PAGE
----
Ohhhh... good choices thus far. Although, I found Sarah Paulson's Ratched more detestable. You know who else is a mess? Elmira Gulch. Love the Wicked Witch. Hate Elmira! Go figure...
True Evilthe sopranos hbo GIFGiphy
"Livia Soprano made my blood pressure rise every time she was on screen. Great acting. Mission accomplished."
"I will say, I've seen Comic-Con panels with him and his smarta** sense of humor fit Micah perfectly. He may have hated the character, but boy oh boy was he a fantastic casting choice. As were all the main cast, for that matter."
All the Drama
"When I tell you I stood up and cheered when I originally saw Heather from Total Drama Island finally get booted out of the competition. 'Twas a good day."
"Season 1 I HATED her and loved when she lost her hair. But then it was more of a love-hate relationship with her. She's a fun character. Owen, now that monster I hate. Loved him season 1, but then he just got reduced to fat guy who farts and contributes nothing."
"Craig from Malcolm in the Middle. He's a selfish, annoying coward. Like the episode where he's injured and he makes Lois drive all over town to different restaurants for him. I love when the helper monkey turns on him, that's what he gets for treating it like crap. I especially hate the episode where Hal asks Craig to help him buy a comic book for Malcolm."
"And Craig also makes Hal drive him all over town for different meals and treats and gifts, then when Hal dares to ask when they're actually going to the comic book store Craig flips out and demands to be let out of the car and says he won't help Hal anymore. Like come the hell on, I just want to slap him."
"Do you need a cough drop, Dolores?!"
"I loved Umbridge for the simple fact that she brought out McGonagall's savagery like no one else, and it was glorious."
"Voldemort is just another generic, pointlessly evil type of character that only seems to exist in fiction. Umbridge is the type of tight @ssed bureaucrat that mimics the actual villain in many average people's real lives."
This thread could be endless. So many villains and loathesome characters so little time. But Lord the drama is good!
Everyone has their own little quirks.
What's the weirdest thing you find attractive?
Perhaps the thing you find the most attractive is completely unnoticeable to the average person. As in, if you weren't looking for this one tiny, small, completely negligible thing, you would never notice it.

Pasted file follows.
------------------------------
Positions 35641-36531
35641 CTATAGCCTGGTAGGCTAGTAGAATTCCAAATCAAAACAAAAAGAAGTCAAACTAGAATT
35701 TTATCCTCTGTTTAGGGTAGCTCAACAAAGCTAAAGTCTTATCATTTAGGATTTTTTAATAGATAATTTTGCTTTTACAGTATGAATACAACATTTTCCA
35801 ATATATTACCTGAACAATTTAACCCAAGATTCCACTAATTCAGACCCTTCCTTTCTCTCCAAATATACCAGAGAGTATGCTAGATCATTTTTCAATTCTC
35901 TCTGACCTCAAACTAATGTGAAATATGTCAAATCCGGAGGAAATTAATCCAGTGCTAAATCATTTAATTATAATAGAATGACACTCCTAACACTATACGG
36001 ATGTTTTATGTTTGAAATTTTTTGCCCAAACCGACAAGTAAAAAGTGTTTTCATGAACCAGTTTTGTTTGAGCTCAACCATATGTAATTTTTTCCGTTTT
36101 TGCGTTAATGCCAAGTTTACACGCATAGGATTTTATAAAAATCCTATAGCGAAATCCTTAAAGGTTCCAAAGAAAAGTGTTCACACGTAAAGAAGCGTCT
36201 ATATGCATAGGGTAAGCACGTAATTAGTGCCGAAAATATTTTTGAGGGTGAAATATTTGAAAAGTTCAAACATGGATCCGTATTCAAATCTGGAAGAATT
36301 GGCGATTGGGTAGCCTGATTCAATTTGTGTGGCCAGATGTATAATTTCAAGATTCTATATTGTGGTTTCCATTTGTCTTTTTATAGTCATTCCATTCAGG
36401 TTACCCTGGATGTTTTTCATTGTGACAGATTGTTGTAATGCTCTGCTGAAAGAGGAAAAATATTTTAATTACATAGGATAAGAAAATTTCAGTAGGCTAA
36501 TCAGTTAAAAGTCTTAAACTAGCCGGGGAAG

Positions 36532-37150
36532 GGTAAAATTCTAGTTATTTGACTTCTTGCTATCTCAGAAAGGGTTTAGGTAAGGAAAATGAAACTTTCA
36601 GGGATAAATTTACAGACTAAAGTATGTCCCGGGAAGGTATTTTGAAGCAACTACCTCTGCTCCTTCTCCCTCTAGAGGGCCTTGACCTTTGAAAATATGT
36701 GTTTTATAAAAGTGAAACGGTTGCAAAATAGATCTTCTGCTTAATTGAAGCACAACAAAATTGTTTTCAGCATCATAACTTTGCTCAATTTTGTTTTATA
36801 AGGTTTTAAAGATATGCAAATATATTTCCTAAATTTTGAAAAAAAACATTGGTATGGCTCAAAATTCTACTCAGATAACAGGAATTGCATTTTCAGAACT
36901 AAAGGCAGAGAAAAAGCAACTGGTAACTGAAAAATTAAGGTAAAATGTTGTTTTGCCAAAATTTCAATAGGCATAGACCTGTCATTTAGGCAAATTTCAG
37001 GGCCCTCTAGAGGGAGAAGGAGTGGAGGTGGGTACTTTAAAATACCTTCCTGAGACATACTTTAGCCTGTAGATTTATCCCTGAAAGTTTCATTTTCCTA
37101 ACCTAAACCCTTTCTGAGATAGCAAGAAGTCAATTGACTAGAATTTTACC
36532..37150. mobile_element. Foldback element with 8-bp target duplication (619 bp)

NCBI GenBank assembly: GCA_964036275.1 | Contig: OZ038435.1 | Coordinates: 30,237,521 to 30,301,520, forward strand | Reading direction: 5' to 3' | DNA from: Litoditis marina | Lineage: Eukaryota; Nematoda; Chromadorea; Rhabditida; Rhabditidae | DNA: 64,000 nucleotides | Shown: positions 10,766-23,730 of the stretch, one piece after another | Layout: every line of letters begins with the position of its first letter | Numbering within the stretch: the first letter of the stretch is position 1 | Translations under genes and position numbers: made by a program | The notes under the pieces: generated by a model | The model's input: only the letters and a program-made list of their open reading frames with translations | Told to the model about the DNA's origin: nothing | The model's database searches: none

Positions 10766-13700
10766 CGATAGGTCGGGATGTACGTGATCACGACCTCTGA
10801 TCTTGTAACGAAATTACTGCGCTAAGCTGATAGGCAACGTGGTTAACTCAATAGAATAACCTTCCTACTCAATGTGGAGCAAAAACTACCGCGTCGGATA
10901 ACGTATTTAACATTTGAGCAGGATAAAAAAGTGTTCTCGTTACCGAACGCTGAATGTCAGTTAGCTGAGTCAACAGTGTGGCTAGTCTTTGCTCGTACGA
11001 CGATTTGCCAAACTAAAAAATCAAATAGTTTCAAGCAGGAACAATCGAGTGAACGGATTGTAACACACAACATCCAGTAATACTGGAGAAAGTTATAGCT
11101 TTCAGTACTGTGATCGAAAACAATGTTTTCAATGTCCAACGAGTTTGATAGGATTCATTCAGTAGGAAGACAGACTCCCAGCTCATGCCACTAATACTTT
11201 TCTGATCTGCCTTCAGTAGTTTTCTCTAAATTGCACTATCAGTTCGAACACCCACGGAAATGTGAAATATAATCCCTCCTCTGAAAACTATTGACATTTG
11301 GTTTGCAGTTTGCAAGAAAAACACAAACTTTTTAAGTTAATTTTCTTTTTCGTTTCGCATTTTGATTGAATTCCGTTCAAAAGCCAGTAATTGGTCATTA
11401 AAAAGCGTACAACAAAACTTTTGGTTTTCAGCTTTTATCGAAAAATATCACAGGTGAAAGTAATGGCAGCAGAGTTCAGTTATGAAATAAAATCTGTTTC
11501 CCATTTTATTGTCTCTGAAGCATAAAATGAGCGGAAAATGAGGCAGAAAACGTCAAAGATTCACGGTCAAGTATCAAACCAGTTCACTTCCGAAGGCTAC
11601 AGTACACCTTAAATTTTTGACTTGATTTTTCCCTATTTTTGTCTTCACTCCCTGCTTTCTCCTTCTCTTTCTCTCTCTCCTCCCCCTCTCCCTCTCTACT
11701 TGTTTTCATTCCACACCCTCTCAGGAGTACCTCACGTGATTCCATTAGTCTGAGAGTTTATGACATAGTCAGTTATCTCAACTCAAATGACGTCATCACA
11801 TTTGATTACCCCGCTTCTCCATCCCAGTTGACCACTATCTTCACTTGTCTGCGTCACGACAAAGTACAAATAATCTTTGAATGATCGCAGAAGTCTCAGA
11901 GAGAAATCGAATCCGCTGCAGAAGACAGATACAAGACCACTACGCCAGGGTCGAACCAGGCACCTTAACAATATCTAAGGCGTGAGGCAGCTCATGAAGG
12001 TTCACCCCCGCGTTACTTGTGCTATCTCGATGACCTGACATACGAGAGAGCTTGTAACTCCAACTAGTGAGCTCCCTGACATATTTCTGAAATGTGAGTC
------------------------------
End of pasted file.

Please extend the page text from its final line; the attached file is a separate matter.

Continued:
But these people did.
Whip It Back And Forth
"My wife had shoulder length hair for a while. Once, when I called her name and she did the hair-swish-smile thing, I just about f-cking died from cuteness."
Little Stragglies Of Cuteness
"The neck, when a woman has her hair up and those little bits of hair curl around."
"Seeing a girl have to stand on her tiptoes to do basically anything, especially to hug or kiss me.
I think it's the cutest thing ever"
Then there are those people who find things attractive that, on first viewing, someone else wouldn't see as "Wow, that's a real turn on!" However, you have refined and cultured taste. Of course you'll love it when someone's bones stick out a little bit.
"Collarbones. Can't even explain it. Just a shirt low enough to show a pronounced collarbone."
"Omgyes! Protruding collarbones and (at least imo) hipbones are crazy hot! It doesn't have to do with them being skinny though! Slightly curvy people can also have really nice defined collar- and hipbones!"
Controlling A Massive Machine
"My husband reversing the car. He puts his arm around the passenger seat and looks over his shoulder...."
"Oh, man, I love watching people drive. The arm-around-the-passenger-seat-while-reversing thing for sure, but also just people driving in general. There's just something about that focus people get when they're behind the wheel; the way their expressions are usually passive, but their eyes are attentive... oh man. I'm with you on this one for sure."
Someone Has A Thing For "Teen Wolf"
"Long canines. The teeth, not the species.
Not unnaturally long like vampire fangs, but just enough that they're longer than the rest of the teeth."
"Huh, weirdest compliment I've gotten from a guy before was that he liked my 'pointy teeth.' This was at a bar and it made my coworker do a double take."
Then there's these, which you may not have known did it for you, but after reading these there's no going back. You're hooked, now, and that's okay. Embrace the weirdness.
I See You Are Also An Individual Of Class And Substance
"Chokers, f-ck those things stir up something primal in me"
"Ah I see you also grew up in the 90s and watched buffy the vampire slayer..."
Wait, That Seems Pretty Obvi-Oh, That's Why...
"Guys who wear glasses.
For some reason I think it's sexy when we're making out and he has to take them off."
Seems Like You Like Everything They Do. Which Is Great.
"I like when women have to go pee really bad and do that dance. Yea it's weird.